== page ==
So, Lady Chatterley’s Lover is about a woman who can’t have sex (or a child) with her paraplegic husband, who gives her permission to take a lover so she can conceive a child that he can raise as theirs, and then gets mad when she does exactly that.
And there’s lots of sex in it.
Like, explicit, full-on-erotica, “he entered her, and she cradled his penis and balls” sort of stuff.
So naturally it got banned when it was first published, but as any modern reader of the book will report, the sex scenes are tame in comparison to the way sex gets represented in books, TV, and movies today. And in fact, it wasn’t even really the sex scenes that seemed to be the problem: most of the trials for obscenity appear to relate to the language used, in those scenes or just in the conversation around them. It’s a striking example of paternalism when those in power believe adults are unable to bear the sight of some small, four-letter words.
It’s also easy to mock the censorship of Lady Chatterley’s Lover and its like, to dismiss it as absurdity of an earlier era. This would be a mistake. People can and still attempt to censor books, even in Canada. We must always remain vigilant for attempts to curtail our freedom to read and our children’s autonomy as responsible readers.
But enough about censorship. If Lawrence hadn’t included explicit sex in this book, it still could have been banned for its incendiary depictions of class and gender. Constance (Connie) Chatterley is a woman protagonist, and Lawrence dares to portray her affairs (yes, plural!) in a sympathetic light. Imagine that, a married, upper-class woman cheating on her poor, fragile husband—a paralyzed veteran!—first with a playwright and then (shock! gasp!) a groundskeeper from the village near their estate!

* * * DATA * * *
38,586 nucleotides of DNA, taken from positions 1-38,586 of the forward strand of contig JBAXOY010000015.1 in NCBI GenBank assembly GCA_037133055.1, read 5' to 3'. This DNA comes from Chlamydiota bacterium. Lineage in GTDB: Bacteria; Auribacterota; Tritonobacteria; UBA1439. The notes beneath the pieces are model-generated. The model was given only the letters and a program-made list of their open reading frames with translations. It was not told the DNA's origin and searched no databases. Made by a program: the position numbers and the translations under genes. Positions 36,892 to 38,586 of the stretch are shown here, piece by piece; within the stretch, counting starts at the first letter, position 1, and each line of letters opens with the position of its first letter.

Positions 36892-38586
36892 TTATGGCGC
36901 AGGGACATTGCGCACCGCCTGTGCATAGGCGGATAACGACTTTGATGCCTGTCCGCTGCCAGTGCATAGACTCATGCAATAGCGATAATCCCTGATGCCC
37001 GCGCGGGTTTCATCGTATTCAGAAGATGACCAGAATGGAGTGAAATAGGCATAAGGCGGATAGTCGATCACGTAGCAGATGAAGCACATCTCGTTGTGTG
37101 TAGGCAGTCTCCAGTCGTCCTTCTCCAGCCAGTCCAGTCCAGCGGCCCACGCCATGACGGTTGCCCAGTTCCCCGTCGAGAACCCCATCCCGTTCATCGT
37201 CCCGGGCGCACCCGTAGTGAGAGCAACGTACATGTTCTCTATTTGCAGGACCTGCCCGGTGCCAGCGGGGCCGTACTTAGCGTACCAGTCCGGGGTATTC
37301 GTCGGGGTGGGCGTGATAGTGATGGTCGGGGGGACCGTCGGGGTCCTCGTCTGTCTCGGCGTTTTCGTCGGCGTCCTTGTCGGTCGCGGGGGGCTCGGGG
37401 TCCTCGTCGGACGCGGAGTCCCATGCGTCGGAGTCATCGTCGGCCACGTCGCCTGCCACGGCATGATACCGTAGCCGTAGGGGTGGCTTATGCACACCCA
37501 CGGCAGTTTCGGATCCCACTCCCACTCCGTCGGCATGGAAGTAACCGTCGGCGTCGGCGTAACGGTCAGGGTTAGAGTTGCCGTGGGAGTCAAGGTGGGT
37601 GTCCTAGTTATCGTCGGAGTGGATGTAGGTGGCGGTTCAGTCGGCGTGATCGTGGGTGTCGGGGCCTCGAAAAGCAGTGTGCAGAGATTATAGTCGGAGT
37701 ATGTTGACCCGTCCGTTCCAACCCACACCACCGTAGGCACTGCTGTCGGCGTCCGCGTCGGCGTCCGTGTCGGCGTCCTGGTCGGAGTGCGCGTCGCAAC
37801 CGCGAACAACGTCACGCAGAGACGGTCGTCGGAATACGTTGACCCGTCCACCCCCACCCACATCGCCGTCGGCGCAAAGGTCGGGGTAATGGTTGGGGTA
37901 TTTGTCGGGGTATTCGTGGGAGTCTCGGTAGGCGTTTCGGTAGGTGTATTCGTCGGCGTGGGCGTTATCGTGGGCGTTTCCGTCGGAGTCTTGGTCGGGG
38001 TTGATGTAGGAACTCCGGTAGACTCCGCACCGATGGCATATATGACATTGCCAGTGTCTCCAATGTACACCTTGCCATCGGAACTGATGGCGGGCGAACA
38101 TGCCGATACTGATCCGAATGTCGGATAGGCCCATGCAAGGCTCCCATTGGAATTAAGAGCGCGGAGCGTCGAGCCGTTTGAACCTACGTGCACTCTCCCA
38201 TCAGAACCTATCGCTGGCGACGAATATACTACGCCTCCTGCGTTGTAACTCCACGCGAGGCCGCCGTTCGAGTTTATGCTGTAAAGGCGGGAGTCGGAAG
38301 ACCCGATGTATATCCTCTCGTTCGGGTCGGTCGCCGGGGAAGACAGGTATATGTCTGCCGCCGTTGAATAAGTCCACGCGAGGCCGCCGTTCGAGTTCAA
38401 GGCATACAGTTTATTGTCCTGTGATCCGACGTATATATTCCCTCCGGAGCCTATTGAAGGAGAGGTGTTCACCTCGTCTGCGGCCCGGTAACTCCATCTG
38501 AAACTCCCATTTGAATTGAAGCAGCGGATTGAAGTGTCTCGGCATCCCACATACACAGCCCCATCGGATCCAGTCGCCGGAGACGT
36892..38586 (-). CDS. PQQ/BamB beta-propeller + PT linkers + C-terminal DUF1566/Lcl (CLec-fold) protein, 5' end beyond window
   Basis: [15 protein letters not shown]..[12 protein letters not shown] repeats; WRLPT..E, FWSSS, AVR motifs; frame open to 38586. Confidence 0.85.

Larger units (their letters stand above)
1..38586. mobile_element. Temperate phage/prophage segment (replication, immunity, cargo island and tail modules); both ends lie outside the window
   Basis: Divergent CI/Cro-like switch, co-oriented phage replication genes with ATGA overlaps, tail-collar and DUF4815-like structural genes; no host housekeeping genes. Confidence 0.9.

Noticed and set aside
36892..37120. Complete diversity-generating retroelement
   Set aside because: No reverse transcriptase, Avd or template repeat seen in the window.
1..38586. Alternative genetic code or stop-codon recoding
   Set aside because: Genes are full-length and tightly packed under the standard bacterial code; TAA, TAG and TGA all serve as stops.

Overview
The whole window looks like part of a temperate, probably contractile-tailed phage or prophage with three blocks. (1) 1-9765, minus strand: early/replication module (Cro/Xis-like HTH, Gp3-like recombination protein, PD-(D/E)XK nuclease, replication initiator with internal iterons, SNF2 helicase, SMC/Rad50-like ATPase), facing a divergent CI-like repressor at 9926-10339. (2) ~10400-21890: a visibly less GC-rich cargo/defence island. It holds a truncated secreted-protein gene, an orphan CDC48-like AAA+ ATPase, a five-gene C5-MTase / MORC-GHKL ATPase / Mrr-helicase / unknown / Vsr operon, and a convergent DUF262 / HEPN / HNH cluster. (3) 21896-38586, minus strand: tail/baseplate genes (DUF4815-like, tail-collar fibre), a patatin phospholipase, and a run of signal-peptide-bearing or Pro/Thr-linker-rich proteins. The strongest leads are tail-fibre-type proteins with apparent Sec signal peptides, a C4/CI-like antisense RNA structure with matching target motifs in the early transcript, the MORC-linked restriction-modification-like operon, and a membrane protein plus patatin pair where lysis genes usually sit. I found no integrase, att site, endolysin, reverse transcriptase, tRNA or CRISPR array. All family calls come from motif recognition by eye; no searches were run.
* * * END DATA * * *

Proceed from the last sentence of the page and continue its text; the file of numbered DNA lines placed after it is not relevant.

Sorry, ladies, I should have warned you of the impropriety of it all. Give me a moment to pass around the smelling salts….
There we go—better? Yeah, so Lawrence goes out of his way to try to make these characters sympathetic, at least at the outset. Connie and Clifford Chatterley have a functional relationship; they don’t exactly love each other, but they seem devoted to each other in a kind of resigned acceptance that they could have come off far worse when it comes to marriage. Yet Lawrence also doesn’t waste time in introducing Connie’s first affair, which she begins before Clifford broaches the subject of her sleeping with another man so she can get pregnant.
The clue to where Lawrence wants to direct the reader’s attention lies in the title: Lady Chatterley’s Lover. He could easily have called the book Lady Chatterley if he wanted to make it about Connie; he could even have called it Lady Chatterley’s Most Spectacular Sexytime Adventures had he desired. (This is why I’m not allowed to come up with titles for things any more….) But no, he explicitly focuses on Mellors, because his existence as a working class man having an affair with a woman of higher social status is the true scandal of this book. Clifford’s harshness towards Connie in the last third of the book is more about this perceived betrayal, on her part, of this covenant not to mix the classes—of all his character traits, his classism is the most constant even as Lawrence infantilizes him—than any real anger that she betrayed him.